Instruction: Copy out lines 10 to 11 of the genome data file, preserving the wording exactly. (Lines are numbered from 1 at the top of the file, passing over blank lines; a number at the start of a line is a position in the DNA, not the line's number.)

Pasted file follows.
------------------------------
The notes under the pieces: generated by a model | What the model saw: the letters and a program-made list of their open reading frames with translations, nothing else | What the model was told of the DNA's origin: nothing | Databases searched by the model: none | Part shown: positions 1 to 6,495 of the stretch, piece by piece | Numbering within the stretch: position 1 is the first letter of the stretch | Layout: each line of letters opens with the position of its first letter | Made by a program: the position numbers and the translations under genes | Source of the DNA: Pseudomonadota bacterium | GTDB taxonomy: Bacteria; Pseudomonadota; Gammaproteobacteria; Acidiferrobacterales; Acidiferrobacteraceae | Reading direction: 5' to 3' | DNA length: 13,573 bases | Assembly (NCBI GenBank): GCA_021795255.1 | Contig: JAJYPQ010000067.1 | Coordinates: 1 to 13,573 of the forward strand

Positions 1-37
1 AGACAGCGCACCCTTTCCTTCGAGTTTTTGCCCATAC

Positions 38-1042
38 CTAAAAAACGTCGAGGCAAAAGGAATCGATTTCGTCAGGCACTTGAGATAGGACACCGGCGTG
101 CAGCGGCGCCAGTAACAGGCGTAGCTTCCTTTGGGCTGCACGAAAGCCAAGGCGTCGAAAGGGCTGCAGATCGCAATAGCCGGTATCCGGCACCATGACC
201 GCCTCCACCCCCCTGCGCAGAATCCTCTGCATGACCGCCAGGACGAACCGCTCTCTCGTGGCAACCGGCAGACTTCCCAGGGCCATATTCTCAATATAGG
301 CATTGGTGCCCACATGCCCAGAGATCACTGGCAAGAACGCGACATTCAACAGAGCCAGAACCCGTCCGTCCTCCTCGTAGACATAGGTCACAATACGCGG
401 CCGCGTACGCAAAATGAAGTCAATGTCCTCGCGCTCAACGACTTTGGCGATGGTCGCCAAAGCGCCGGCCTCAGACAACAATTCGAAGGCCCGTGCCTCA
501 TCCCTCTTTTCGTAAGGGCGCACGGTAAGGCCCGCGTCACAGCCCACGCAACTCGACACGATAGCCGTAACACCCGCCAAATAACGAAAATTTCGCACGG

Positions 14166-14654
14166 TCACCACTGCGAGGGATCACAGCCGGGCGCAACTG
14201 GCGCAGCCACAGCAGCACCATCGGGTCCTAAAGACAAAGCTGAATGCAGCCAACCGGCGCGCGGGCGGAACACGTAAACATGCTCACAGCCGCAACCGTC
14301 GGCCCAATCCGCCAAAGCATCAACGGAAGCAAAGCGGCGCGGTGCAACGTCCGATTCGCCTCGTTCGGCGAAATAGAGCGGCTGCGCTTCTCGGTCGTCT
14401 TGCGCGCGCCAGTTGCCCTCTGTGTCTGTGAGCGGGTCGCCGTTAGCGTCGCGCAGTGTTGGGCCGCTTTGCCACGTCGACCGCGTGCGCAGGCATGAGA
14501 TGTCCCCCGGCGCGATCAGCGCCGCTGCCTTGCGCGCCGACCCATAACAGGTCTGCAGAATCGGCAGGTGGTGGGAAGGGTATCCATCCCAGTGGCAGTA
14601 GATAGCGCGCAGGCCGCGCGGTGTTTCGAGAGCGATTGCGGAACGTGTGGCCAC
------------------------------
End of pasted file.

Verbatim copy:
501 TCCCTCTTTTCGTAAGGGCGCACGGTAAGGCCCGCGTCACAGCCCACGCAACTCGACACGATAGCCGTAACACCCGCCAAATAACGAAAATTTCGCACGG

Positions 14166-14654